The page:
Thursday, August 5, 2010

Maine Minutiae : Tomah Joseph - Legendary American

"It has been said that art is the signature of a civilization. Like all signatures, it is unique and personal and binding. When a civilization vanishes, it is art that leaves an indelible imprint to tell the story of a people's existence and their eventual demise. Such is the story of Tomah Joseph, a Passamaquoddy Indian artist who lived in eastern Maine during the mid- to late 19th and early 20th centuries. Like so many other stories of Native Americans, his is one in which cultural survival and economic necessity are inextricably and tragically linked." - Yankee Magazine, May/June 2007. This quote is about an extraordinary man named Tomah Joseph, a Passamaquoddy man who during his seventy-seven years on Earth touched the lives of countless people, including a future President of the United States. Tomah Joseph was true to his Native Heritage throughout his life, keeping Passamaquoddy traditions forever alive through his amazing artwork and intricate craftsmanship on all things Native as well as the passing of Passamaquoddy oral history for untold generations after him to cherish for eternity. I urge you read the information at the links above to get a glimmer of the life and legacy that is Tomah Joseph, legendary American.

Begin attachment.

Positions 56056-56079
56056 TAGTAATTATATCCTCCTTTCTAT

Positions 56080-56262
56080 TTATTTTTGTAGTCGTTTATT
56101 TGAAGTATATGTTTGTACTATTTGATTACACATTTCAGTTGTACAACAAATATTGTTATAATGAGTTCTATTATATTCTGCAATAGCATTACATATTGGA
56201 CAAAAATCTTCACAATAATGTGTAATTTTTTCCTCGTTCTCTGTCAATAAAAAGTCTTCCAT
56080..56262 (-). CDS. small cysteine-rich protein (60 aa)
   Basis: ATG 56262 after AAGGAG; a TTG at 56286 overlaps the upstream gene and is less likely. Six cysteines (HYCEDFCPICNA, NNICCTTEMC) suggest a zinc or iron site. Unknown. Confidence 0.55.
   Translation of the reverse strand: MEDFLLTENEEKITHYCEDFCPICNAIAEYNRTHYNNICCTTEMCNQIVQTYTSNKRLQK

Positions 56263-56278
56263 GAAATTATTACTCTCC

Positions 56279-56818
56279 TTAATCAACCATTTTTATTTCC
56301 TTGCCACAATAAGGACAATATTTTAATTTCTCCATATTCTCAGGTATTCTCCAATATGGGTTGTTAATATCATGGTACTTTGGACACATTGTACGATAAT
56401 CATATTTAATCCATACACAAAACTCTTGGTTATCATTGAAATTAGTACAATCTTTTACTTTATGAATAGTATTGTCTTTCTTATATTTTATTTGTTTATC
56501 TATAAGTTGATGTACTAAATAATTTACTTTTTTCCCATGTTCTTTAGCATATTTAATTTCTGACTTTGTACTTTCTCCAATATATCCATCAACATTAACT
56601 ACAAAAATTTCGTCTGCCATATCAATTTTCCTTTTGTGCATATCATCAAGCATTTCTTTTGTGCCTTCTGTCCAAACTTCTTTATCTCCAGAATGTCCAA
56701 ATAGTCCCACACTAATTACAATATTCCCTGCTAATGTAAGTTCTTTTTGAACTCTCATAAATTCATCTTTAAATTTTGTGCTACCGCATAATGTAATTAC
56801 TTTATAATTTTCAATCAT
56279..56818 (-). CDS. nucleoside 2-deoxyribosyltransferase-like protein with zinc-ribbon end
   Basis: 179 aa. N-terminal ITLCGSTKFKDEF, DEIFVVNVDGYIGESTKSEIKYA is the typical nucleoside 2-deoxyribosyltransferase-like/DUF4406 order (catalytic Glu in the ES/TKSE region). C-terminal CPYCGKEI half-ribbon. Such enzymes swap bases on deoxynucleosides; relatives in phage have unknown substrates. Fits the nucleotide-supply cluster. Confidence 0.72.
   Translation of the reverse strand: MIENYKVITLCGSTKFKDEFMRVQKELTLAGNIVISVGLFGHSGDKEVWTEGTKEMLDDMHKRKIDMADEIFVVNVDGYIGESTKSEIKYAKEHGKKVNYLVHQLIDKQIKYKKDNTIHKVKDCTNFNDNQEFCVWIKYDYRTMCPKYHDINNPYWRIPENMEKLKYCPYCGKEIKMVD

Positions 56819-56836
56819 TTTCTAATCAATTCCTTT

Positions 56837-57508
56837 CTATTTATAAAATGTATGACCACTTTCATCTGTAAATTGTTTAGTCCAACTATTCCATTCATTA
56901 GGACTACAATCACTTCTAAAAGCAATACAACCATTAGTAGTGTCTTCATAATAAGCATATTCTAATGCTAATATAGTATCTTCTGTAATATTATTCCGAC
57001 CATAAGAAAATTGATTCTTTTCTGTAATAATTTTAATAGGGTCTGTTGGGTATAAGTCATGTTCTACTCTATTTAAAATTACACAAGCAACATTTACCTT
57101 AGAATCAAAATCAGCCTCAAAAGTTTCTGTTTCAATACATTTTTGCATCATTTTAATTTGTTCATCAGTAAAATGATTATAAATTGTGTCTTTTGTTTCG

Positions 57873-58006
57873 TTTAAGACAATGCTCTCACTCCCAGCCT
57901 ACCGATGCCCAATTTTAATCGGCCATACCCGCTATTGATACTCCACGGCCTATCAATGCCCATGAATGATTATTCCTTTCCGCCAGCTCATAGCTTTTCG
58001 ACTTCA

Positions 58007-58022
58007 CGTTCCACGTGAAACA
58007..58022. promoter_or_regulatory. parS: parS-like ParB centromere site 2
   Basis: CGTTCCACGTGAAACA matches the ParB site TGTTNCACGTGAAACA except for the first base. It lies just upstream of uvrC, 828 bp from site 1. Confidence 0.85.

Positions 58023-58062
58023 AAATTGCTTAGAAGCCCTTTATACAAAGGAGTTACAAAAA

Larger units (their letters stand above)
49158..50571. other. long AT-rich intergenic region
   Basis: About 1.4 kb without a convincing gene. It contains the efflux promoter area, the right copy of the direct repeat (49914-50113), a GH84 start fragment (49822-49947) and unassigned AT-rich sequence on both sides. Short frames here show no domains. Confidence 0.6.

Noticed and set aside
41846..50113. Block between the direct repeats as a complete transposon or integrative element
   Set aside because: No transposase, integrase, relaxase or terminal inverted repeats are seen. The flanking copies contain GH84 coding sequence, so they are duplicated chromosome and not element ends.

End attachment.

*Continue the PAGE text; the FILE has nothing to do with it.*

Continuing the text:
Texas Tidbits : Natural Bridge Caverns

How in the name of all that is holy during all my travels in Texas, did I not once take time to stop off and visit Natural Bridge Caverns? I plead the ignorance of youth. And "hurry up and get to Austin". But mostly the ignorance of youth. If only I had known. But, then again, if a frog had wings every time he jumped, he wouldn't whomp his ass. But, I digress. Even the underground world of Texas is stunningly beautiful. What's a bit surprising is that the caverns weren't discovered , quite unexpectedly, until 1960 by four St. Mary's U students out for their weekly spelunking trip. Reckon they were a little surprised at what they found? The temperature in the caverns is a mild 70 degrees year round and portions of this subterranean wonder are over 200 feet below ground. Recent archeological digs indicate that early Texans used the caves as a place to call home and that perhaps miles more of this underground Eden await exploration. Make a little time to read the information provided in the links above, if you can. It's some real good readin' and there are some outstanding photos as well. I can hardly wait to find out what the spelunkers of the future will discover about this place named Natural Bridge Caverns.

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